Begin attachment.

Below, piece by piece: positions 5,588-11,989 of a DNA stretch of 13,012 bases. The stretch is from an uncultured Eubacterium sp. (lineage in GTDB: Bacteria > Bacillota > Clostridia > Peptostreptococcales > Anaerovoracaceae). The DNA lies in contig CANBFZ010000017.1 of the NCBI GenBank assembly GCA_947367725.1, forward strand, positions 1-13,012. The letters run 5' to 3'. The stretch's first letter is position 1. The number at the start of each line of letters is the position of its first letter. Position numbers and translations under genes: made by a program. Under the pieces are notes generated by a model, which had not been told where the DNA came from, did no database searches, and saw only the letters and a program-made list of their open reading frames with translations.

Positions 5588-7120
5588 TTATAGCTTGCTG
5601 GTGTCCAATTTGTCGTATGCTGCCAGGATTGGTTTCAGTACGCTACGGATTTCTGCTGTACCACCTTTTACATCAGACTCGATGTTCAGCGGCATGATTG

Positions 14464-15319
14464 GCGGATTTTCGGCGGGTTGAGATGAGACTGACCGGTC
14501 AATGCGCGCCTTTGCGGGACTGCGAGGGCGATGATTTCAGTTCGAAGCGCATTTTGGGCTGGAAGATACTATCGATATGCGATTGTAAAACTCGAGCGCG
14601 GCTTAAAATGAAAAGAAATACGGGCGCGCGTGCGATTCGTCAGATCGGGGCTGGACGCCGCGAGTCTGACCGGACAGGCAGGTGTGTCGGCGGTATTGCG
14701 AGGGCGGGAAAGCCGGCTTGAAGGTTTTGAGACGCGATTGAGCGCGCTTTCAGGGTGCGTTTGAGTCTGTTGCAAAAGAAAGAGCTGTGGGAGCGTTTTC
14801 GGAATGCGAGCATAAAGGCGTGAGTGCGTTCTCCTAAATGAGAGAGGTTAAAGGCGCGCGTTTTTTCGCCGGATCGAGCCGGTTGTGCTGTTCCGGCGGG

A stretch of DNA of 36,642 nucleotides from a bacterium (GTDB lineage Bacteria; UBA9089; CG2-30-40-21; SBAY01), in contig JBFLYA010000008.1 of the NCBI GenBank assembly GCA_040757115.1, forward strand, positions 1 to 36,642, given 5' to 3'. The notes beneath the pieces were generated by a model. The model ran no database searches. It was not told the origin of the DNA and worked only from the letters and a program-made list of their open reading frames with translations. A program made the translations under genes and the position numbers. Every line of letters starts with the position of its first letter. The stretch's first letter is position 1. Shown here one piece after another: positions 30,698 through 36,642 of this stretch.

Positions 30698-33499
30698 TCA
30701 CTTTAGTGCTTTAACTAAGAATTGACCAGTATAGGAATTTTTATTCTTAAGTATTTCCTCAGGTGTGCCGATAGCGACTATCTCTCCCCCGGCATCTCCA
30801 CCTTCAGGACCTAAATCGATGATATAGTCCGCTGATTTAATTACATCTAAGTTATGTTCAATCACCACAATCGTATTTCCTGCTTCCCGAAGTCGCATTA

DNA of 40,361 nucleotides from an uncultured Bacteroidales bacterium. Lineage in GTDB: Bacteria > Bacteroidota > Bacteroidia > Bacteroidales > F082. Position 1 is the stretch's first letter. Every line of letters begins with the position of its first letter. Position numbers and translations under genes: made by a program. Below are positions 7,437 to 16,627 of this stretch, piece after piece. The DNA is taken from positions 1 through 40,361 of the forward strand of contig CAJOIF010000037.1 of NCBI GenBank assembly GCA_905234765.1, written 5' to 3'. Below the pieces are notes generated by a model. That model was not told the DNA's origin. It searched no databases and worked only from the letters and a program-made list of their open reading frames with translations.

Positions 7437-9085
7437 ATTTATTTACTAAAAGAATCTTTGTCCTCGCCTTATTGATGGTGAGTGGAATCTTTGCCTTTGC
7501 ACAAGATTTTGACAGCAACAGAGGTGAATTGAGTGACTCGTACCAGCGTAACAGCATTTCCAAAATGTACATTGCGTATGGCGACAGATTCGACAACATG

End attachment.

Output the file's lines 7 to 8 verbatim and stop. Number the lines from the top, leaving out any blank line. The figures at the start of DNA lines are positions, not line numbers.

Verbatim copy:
14501 AATGCGCGCCTTTGCGGGACTGCGAGGGCGATGATTTCAGTTCGAAGCGCATTTTGGGCTGGAAGATACTATCGATATGCGATTGTAAAACTCGAGCGCG
14601 GCTTAAAATGAAAAGAAATACGGGCGCGCGTGCGATTCGTCAGATCGGGGCTGGACGCCGCGAGTCTGACCGGACAGGCAGGTGTGTCGGCGGTATTGCG